uHealth looking at telco and pharmacy partners for QardioArm
QardioArm is a clinically validated and TGA-approved blood pressure monitor that connects wirelessly to an app to allow users to measure, record and share systolic and diastolic blood pressure and heart rate measurements.
QardioArm won a 2014 RedDot product design award for its elegant design, which aims to make a medical device look like a daily object that is simple and convenient to have around at all times for daily measurements.
The Qardio App also works with Apple’s HealthKit, enabling the sharing of blood pressure, heart rate and other health data. Apple’s Health app lets users access all their health and wellness information in one place and keep it under control.
It features an activity view to help track accomplishments and promote consistent monitoring, a place feature that helps monitor how blood pressure changes across multiple locations, and an irregular heart beat history that saves all irregular heart beat notifications to provide a reference history for doctors.
uHealth Australia director Will Knox said the technology was innovative in its design and user interface.
“We believe this digital health technology will provide a platform for our programs focusing on both prevention and management of hypertension amongst Australians and New Zealanders,” Mr Knox said.
“Both our retail and clinical partners see QardioArm as an innovative engagement tool that will help drive their health and wellness programs.”
Mr Knox said uHealth was distributing the product through its website and established partnerships with pharmacies, but is also using it as a testing ground to try out the distribution of a range of the company's smartphone-based devices through telecommunications retailers.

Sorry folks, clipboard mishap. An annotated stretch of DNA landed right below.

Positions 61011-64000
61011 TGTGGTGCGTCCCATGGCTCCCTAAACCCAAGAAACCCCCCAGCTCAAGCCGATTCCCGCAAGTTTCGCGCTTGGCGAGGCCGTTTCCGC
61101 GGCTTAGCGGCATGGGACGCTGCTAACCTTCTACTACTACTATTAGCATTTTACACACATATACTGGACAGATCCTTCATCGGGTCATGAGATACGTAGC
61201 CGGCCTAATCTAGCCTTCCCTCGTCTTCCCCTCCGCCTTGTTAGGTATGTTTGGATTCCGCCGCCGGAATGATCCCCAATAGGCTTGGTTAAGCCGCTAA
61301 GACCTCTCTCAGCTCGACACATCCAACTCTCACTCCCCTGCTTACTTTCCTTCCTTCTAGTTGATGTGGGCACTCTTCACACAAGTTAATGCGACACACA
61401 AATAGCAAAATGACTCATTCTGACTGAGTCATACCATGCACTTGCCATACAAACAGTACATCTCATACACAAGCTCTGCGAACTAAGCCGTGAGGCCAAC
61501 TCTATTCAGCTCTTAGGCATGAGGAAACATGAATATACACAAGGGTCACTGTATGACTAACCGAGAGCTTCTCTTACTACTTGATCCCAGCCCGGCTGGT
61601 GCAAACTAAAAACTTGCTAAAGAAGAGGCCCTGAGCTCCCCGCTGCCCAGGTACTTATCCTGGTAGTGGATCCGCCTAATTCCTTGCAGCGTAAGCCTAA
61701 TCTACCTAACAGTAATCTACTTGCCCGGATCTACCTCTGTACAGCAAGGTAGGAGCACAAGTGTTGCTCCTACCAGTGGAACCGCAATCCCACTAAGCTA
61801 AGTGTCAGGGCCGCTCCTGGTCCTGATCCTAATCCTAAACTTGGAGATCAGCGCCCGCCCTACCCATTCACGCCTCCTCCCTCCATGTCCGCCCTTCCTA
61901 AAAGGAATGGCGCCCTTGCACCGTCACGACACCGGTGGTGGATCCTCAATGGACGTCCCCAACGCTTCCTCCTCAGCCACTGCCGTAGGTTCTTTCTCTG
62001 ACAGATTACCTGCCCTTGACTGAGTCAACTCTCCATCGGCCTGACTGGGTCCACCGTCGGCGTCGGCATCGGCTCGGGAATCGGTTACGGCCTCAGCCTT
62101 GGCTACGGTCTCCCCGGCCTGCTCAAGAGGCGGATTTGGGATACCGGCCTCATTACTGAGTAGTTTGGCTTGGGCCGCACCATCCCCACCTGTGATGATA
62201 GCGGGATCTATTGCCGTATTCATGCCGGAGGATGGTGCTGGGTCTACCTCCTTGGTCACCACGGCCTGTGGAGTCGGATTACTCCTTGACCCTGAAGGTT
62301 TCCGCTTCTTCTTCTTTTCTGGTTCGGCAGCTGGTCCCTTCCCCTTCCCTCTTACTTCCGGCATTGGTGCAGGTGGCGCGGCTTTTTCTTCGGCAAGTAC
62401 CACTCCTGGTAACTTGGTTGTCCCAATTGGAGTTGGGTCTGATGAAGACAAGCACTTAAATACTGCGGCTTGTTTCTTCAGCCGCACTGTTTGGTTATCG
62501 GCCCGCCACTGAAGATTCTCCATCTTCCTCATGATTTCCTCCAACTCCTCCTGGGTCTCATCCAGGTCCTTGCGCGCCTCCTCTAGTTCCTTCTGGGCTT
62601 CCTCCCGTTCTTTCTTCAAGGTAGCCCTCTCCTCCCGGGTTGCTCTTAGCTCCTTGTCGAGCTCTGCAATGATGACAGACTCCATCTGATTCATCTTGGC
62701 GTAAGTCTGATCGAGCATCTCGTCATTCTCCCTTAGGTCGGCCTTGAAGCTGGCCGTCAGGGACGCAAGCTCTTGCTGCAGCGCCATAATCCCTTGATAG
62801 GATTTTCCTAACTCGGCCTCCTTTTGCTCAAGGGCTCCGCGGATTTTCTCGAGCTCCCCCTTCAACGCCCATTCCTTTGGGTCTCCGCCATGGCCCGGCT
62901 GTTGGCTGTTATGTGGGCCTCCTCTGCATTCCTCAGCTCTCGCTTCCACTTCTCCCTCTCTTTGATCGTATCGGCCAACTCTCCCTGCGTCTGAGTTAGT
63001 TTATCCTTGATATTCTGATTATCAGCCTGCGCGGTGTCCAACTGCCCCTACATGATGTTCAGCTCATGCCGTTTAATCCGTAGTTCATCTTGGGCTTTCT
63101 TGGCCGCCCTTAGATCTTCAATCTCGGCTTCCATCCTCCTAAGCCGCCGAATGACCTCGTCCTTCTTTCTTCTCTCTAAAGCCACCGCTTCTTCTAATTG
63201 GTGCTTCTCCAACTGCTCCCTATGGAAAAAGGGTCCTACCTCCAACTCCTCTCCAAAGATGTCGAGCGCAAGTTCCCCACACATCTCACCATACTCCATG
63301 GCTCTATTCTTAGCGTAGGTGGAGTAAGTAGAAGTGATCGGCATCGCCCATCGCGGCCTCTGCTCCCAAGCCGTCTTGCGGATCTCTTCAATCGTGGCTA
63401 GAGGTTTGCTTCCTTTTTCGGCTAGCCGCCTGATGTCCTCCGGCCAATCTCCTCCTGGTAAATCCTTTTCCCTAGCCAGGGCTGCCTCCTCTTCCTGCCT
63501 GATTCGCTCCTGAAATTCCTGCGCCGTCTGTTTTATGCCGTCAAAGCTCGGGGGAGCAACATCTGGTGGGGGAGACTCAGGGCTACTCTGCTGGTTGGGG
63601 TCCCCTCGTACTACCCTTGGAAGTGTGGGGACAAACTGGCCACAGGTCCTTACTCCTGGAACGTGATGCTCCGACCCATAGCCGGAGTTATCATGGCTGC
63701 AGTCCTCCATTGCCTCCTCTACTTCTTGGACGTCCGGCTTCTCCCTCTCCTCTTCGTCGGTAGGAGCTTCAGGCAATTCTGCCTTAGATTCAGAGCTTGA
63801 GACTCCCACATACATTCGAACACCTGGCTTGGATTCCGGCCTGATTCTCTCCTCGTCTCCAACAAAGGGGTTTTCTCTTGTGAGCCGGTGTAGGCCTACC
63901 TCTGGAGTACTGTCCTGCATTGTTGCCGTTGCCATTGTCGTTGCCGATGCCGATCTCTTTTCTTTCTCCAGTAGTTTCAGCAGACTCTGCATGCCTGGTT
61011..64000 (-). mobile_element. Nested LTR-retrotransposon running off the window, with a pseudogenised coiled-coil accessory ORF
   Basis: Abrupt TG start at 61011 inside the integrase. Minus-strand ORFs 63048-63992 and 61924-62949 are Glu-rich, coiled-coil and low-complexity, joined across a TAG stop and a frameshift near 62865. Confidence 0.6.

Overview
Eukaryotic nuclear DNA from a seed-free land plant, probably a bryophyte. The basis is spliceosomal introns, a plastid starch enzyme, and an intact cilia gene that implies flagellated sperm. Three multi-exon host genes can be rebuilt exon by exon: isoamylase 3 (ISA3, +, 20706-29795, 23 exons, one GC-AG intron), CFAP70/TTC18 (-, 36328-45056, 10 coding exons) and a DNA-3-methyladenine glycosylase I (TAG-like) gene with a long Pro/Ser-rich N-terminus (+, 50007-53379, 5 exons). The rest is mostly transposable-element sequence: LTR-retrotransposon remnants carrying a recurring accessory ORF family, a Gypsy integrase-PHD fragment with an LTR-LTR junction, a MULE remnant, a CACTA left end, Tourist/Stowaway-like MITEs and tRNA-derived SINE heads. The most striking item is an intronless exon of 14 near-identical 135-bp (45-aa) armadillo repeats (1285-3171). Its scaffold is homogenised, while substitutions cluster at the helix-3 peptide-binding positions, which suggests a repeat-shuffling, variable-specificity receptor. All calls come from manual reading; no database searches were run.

The aim is to supply devices along with data and phone plans through a telco's retail stores.
While there are a number of portable, smartphone-based blood pressures out there, Mr Knox said QardioArm is smaller and more elegant in its design.
“It also allows more structured tracking of data, including a GPS function to track blood pressure over multiple locations,” he said.
“The purpose of the technology is to drive those with hypertension to monitor and track their disease more frequently during everyday activities – hence QardioArm is smaller and has a slicker user experience.”
Qardio also has a device called QardioCore, an attractive, wearable ECG monitor that monitors body temperature, stress levels and activity tracking. All measurements are transmitted wirelessly to a smartphone app and stored in a private cloud.
Mr Knox said uHealth plans to distribute QardioCore once it receives TGA approval.
uHealth also distributes other TGA-approved, attractively designed medical devices such as the AirSonea asthma device, the AliveCor heart monitoring device and Dario, an all-in-one glucose meter that plugs into a smartphone.
Posted in Australian eHealth